Glancing down at my GPS.“ Right up here, it’s a left down the fire road about five hundred yards or so.” Pointing left out the windshield at the mouth of the turnoff.
The road was rough, and we made slow time. According to GARMIN, we had six miles of rock, gravel, and unkempt road before we reached my wounded vehicle. About half way there a very unusual but familiar “PING” sparked out of the speaker attached to the dash. Ironically, the sound was similar to old WWII movies where submarines would pick up enemy ships on their radar. A resonating noise that trailed off with every hit: Ping…Ping…. Ping…. The pings were getting closer together as we got closer to my truck…With a sneaky suspicion of what the pings meant, I finally asked him what they were: “So is that what I think it is?”
His words, not mine: “Don’t worry. The wolves are harmless.”
“So how far does that thing reach out…. I mean, what is the range of the transmitter?” Anxiety muddling up my words.
“Solid signals like these means they’re within 500 yards.” The little speaker kept sounding-off in the background, and John turned the volume down low.
“So they’re really close huh? Wait! Don’t answer that,” I replied. John went on trying to dissolve my obvious nervous reaction to the presence of wolves. We pulled up to the truck and all I could think is this guy is freaking nuts. Those Fuckers were hunting me. There is no reason for a pack of wolves to be all up and down the road I was stuck on and within five hundred yards of my truck. I don’t care what John was saying. I wanted out of this place and fast.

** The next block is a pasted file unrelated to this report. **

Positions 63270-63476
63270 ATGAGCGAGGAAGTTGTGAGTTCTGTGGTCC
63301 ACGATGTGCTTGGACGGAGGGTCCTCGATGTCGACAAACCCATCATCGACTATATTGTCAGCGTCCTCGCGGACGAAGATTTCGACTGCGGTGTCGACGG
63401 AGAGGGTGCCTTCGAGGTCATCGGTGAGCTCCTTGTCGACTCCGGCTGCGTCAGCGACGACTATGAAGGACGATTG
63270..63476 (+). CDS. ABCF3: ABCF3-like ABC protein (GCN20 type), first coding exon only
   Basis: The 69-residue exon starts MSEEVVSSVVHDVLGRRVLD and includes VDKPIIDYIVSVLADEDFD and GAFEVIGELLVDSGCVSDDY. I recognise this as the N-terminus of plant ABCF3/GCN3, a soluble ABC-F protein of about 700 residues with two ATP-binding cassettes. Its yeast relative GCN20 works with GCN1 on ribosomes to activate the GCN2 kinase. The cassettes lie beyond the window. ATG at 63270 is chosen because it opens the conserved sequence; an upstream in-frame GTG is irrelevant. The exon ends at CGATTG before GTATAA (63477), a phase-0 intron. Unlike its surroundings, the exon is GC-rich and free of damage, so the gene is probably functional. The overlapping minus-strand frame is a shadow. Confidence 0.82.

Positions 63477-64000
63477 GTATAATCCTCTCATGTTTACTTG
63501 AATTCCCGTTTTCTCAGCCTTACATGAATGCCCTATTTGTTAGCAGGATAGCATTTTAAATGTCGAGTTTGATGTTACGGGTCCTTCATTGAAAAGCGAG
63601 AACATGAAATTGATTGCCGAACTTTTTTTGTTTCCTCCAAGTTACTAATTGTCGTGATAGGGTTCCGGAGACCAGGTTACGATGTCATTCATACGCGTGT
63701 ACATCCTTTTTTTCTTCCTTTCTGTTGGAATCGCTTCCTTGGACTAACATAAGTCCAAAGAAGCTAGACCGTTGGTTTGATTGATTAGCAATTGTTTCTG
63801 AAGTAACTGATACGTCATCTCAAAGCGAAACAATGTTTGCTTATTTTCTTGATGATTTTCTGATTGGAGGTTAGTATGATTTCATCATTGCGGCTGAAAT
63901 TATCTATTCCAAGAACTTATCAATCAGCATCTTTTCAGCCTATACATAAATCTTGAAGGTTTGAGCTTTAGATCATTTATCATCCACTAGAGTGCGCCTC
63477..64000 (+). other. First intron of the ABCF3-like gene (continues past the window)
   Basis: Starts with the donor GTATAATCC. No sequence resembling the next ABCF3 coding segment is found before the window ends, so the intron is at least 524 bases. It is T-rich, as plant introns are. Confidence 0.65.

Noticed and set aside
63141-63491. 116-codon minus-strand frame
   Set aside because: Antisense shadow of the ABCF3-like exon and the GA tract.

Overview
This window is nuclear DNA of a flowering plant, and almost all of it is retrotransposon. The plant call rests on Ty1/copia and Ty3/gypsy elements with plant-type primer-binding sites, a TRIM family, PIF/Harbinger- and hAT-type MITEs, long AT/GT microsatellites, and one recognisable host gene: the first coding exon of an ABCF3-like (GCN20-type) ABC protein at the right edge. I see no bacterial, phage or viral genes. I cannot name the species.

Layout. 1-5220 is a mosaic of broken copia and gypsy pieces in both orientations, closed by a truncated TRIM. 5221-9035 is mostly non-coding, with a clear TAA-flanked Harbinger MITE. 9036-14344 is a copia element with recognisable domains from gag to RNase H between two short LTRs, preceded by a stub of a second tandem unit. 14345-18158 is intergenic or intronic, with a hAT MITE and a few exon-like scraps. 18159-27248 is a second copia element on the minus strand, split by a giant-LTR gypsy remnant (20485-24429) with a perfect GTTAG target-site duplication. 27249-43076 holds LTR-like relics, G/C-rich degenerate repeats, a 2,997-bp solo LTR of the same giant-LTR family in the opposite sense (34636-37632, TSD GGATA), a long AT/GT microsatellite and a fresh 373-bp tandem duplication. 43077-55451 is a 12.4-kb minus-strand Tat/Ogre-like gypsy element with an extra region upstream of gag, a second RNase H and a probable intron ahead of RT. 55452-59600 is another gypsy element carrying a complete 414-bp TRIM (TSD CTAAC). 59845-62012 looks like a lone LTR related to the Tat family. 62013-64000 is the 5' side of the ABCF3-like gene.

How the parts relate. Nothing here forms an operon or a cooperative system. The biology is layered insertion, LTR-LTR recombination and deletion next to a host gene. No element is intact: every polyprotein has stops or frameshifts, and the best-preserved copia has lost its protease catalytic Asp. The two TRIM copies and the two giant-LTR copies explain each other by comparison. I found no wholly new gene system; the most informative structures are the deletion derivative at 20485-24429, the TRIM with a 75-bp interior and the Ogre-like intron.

Anxiously, we jacked up the car, swapped in the spare and snapped a couple pictures for memory sake of John standing in front of his truck and my wounded truck wheel in the dirt. Then I must have pulled upon some unknown NASCAR roots because I had jacked up my truck, filled the gap with my spare, and tightened down the lug-nuts in under two minutes. Spent and sucking-wind, I looked over at John and said, “Thank you.”
Holding out my hand I shook his. I think he could sense my anxiety: “I will follow you out to the main road just to make sure you don’t go down on your spare.”
A nice offer, I thought, and I accepted. We shook hands one more time. John drove behind me to the turn-off. Sticking my arm out the window, I wove goodbye as he flipped a u-turn and headed back up the road I had just come down alone. When I got back to society a few days later, I wrote a very nice letter to Arizona Game and Fish expressing my gratitude for John and his actions. I never did see a wolf that day. However, I swear to you at the price of burning in Hell, the cover of the local paper a week later featured an article about high school kids getting chased by wolves in the town marking the turn off from the freeway to the dirt road that I was on. A younger child was mauled less than a week later, and the local pack John had been studying was euthanized a month later. Thinking back now upon my wife’s words, quoting Einstein before my trip, I find it terribly hard to accept that God plays dice, but even more disturbing is the thought that man thinks he can play God.